She addresses men who believe women are only good for food and sex; women who have refused to marry because they await tall, dark, handsome (and rich) dudes; and couples that go into debt to run big wedding ceremonies – then cannot afford amenities like a refrigerator and cable-TV after the ceremony. She also addresses couples who confuse sex with love; the situation of “mama’s boys”; and high maintenance relationships.
 

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Are you single and ready to mingle? Read through the book, think over it, and allow your thoughts to influence your actions accordingly. Are you in a ‘maritally-intended relationship’? Study through the book with your partner, and strike issues at their roots even before they arise. Are you married already? Read through the book with your spouse, and discuss the themes in relationship to your marriage. Do you know someone who is getting married soon? Buy their aso-ebi, make plans to buy them that Haier Thermocool cooler, and yes – buy them a copy of the book before the wedding!
 

Remember, good intentions are never enough!
 

Godspeed!
 

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Call Koye on 08168930124 (MTN) or Busola on 08153100374 (Glo) to order copies.
A few paraphrases are taken from 'Men are from Mars, Women are from Venus' by John Gray

Thursday, April 18, 2013

Reinvent Yourself: Learn (7/7)



It is nine days today since the first post in this series. Six days out of those nine, we have discussed simple ways to reinvent ourselves. Before we wrap this up today, I thought we would do well to consider a re-cap.

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In ‘Connect’, we discussed alternative uses for digital media that would see us making real connections, earning permissions, and gaining insights from people we otherwise wouldn’t have been able to interact with.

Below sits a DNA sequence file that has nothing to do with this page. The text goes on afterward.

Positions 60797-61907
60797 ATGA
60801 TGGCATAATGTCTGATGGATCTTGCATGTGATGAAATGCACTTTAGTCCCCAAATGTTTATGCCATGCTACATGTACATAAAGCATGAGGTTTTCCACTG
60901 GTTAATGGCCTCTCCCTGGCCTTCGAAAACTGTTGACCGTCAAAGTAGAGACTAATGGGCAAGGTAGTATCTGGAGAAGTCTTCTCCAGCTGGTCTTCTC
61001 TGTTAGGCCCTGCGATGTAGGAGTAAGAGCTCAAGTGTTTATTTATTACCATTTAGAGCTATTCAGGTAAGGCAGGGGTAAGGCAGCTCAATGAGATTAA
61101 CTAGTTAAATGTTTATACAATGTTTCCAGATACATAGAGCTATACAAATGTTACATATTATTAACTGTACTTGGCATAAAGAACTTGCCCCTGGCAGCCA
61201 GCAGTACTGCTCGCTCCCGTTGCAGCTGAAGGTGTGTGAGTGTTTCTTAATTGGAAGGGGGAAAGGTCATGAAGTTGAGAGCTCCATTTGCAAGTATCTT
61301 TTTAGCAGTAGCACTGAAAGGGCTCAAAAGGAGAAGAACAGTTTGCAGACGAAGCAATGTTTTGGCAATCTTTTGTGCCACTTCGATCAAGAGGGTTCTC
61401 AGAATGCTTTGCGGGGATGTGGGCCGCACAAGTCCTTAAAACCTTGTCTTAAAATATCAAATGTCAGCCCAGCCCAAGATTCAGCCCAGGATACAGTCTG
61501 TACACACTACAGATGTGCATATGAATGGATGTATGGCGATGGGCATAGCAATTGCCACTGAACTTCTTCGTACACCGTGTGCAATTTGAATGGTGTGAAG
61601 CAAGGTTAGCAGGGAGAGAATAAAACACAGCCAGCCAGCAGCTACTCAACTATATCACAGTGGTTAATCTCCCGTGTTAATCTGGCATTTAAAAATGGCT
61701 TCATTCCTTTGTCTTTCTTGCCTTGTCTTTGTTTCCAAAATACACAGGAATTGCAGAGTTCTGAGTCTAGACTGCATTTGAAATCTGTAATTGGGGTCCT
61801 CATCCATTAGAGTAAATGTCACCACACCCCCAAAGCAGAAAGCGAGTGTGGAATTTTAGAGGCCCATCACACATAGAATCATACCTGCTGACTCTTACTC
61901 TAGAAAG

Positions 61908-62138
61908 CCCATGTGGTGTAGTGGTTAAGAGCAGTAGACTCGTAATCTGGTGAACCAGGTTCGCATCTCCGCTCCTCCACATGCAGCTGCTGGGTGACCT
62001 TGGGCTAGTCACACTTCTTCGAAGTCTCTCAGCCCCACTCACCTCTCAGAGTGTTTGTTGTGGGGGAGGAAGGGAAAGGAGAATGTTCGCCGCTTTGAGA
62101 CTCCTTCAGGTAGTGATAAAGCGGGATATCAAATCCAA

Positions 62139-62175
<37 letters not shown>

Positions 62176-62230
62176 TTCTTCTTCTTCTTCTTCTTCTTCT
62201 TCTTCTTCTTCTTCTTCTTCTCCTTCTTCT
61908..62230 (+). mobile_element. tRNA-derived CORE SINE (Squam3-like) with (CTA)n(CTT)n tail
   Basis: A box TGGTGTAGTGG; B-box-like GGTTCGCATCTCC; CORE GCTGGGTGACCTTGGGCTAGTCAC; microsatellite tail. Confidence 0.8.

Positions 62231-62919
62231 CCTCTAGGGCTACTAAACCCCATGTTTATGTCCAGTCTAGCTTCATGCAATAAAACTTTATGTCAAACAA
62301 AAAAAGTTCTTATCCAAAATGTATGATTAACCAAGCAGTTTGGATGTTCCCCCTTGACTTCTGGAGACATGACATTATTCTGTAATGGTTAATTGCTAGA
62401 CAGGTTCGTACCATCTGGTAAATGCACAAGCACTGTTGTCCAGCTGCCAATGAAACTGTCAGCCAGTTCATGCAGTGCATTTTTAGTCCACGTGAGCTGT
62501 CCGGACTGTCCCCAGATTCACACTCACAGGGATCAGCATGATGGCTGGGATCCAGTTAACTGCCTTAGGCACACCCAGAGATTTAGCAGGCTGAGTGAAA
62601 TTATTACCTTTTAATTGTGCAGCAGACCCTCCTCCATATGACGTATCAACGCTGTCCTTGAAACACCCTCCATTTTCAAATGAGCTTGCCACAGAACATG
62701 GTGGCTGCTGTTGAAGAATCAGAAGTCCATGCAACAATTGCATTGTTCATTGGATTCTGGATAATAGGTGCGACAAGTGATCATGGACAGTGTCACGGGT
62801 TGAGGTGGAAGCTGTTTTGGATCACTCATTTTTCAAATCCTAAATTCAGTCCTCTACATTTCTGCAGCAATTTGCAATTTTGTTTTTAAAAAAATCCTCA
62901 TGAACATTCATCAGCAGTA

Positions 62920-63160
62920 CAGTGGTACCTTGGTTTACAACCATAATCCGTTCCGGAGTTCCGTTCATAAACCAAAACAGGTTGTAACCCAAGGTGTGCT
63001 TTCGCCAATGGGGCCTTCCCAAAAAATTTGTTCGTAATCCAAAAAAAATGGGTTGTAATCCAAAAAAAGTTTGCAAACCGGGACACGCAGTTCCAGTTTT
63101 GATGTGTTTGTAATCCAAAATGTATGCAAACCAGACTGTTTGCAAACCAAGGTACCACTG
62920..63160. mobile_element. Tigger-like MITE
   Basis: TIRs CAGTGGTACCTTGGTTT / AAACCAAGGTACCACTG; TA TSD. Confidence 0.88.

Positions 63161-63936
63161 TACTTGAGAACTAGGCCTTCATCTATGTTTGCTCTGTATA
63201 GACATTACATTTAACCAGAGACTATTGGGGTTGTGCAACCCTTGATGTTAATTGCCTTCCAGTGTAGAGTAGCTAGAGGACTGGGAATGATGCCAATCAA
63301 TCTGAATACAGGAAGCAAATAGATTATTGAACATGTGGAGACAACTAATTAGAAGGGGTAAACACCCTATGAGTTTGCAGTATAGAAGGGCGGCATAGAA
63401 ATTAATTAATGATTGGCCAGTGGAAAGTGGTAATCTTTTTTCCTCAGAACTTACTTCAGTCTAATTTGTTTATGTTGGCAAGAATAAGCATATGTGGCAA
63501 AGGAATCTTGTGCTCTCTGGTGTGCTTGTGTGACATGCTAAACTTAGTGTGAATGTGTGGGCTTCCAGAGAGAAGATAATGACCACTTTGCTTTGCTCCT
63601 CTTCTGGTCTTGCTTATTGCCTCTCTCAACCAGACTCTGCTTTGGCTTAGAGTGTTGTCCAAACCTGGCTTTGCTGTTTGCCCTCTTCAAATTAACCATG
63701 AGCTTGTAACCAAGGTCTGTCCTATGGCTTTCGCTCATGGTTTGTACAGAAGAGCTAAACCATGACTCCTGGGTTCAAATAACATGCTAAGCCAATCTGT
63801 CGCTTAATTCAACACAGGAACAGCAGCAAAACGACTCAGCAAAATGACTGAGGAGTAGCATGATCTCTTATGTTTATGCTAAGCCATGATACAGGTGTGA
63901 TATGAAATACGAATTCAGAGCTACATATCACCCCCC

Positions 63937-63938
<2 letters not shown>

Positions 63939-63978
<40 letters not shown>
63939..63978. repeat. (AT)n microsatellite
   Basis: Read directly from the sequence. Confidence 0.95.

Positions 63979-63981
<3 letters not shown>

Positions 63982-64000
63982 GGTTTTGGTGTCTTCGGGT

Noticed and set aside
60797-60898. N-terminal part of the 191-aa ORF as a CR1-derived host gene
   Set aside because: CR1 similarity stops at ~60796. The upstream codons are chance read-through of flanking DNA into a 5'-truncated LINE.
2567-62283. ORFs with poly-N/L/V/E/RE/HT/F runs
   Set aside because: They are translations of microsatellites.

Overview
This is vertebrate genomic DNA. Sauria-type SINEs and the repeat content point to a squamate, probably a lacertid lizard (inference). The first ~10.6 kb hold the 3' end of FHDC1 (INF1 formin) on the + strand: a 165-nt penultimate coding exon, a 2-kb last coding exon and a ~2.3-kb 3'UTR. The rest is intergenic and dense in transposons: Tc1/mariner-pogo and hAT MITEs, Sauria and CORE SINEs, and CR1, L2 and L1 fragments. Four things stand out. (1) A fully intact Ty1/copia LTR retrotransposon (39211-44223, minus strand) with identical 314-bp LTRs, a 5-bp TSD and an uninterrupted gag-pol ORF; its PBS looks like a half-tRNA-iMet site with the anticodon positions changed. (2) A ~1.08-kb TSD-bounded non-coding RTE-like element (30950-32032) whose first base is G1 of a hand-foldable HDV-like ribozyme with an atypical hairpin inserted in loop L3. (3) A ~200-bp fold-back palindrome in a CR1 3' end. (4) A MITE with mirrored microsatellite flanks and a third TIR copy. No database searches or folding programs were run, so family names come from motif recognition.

In ‘Be Generous’, we discussed the power of ‘free’. Since it does not cost money to play, we have the ability to give before we get. We can write essays, distribute free eBooks, and upload music tracks – gaining satisfaction and name-recognition in the process.

In ‘Make Art’, we discussed the need to stand out by being original. In a world where so much badgers people for their attention, you, your product, your service, or your brand need to be distinctive!

In ‘Acknowledge the Lizard’, we discussed the fact that most of us do not ‘make art’ because our ‘lizard brain’ is afraid of being laughed at. So what do we do? We acknowledge the lizard, and then walk to the podium and do the work!

In ‘Ship’, we discussed the fact that good intentions never get us anywhere. No one builds a reputation on what they are going to do. Quit obsessing. Ship! Execute! Do!

In ‘Fail’, we said that we should not let the fear of failure hold us back from trying. We should learn to embrace ‘failure’ as just another step on the path to finding out what works. We not only acknowledge the lizard – we also challenge it!